STEP 2: Down Draft

One way to get started writing something as daunting as this essay is to write in pieces. So instead, take one point at a time. This is a time to just get things down (hence, the idea of the “down draft,” a concept I first learned about from teacher Kelly Gallagher). You can go back later to organize and revise.

  1. Consider: if your essay were a Synthesis Question on the exam, what would the prompt be? Developing or thinking about this prompt may help you focus.
  2. Review everything you’ve already written. Collect it all into a document and get it all down.
  3. If you feel comfortable and you are at this point, consider sketching an outline for yourself: Classical, Rogerian, CFC?
  4. Brainstorm questions/ideas as you write; put yourself in the shoes of your reader. Ask yourself: if I’m reading this, what would I want to know next?
  5. Repeat as needed.

Create a Synthesis Question

First, to help you focus, consider creating a synthesis prompt for your essay. Imagine your anthology transformed into a synthesis prompt on the AP exam. Write the introductory material and the question that you would find on the first page.

Write a “graff-like” template

If you are having trouble integrating expert opinions into your essay (or just need a better structure), try this.  Find a source in your anthology and examine the summary analysis you composed. Revisit this and revise as needed for your essay.

I wrote a sample “big paper” a few years ago with my AP Lang students. In it, I questioned whether or not having more choices makes us happier. My position is that more choices can be worse for us. Below is an excerpt from what I wrote:

But does more choice—and the freedom to make so many choices—really make us happier? In “The Tyranny of Choice,” psychologist and Swarthmore professor Barry Schwartz argues that there exists an inverse relationship between the number of choices a person has when making a decision and his/her level of satisfaction with the final outcome of his decision. In other words, the more choices you have, the less likely you are to be happy with your choice. More specifically, in his research, Schwartz found that people could be classified into two different “decision-making” types: maximizers and satisficers. Maximizers, according to Schwartz, are individuals who tend to invest more time to product comparison and research before making a final decision. Maximizers “exert enormous effort reading labels, checking out consumer magazines, and trying new products.” On the other hand, when satisficers “find an item that meets their standards, they stop looking.” The result? Schwartz found that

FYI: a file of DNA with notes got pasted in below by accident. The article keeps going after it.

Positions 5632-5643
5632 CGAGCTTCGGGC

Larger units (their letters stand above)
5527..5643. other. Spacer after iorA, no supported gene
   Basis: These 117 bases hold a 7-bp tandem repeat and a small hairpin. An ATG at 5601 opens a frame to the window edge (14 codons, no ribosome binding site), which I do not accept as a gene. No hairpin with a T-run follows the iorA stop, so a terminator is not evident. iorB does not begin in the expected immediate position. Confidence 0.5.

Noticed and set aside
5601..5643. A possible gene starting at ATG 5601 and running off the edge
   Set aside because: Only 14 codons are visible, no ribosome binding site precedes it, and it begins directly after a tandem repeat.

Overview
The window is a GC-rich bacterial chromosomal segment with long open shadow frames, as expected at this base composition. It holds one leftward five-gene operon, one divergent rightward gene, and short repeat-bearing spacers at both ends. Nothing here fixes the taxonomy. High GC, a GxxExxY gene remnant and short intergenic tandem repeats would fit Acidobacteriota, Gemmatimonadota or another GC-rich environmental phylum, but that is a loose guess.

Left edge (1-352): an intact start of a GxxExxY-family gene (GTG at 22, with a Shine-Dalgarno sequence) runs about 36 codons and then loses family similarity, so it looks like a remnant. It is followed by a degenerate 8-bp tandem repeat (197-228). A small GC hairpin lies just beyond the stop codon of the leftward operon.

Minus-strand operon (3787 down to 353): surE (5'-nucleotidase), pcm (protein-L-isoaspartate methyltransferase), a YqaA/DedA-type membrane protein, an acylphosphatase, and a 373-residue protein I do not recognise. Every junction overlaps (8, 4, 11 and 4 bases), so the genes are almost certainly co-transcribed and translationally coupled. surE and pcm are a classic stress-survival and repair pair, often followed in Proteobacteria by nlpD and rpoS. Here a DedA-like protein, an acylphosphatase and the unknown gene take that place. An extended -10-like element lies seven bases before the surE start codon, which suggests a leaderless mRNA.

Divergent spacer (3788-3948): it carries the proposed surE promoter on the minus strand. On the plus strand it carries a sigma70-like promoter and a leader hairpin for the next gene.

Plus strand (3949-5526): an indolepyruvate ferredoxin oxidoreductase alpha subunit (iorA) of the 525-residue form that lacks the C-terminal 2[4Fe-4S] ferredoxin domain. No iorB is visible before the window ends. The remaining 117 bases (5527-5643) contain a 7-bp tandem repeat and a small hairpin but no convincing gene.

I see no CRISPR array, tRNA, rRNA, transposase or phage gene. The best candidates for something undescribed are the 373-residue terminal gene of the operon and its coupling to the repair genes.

the greatest maximizers are the least happy with the fruits of their labors. When they compare themselves with others, they get little pleasure in finding out that they did better and substantial dissatisfaction from finding out they did worse. They are more prone to experiencing regret after a purchase, and if their acquisition disapoints them, their sense of well-being takes longer to recover. They also tend to brood or ruminate more than satisficers

Rather than feel like their hard work pays off, maximizers continuously second-guess their efforts and furthermore, “[D]ecision-making becomes increasingly daunting as the number of choices rises,” and consequently, “more choice is not always better than less.” When maximizers are given more choices, they see not only increased risk in making the wrong choice, but see the choices they didn’t make as lost opportunities. This “opportunity cost” leads to overall dissatisfaction and regret; indeed, Schwartz argues that “[t]he consequences of unlimited choice may go beyond mild disappointment, to suffering” and even suggests that maximizers are more prone to depression. Schwartz believes we need to reconsider the value we place on unlimited choice and its effect on our overall levels of happiness.

After you’ve finished summarizing your source and explaining the way it answers the question you initially posed, you should now add your own commentary on the source’s claims.  What does this mean?  It means explaining the extent to which the source is right/wrong or true/false based on your own experiences, observations, and readings.  Do you agree or disagree with the source? Why? What personal experiences have you had that confirm or refute the source’s claims? Here’s an example I wrote (continued from above):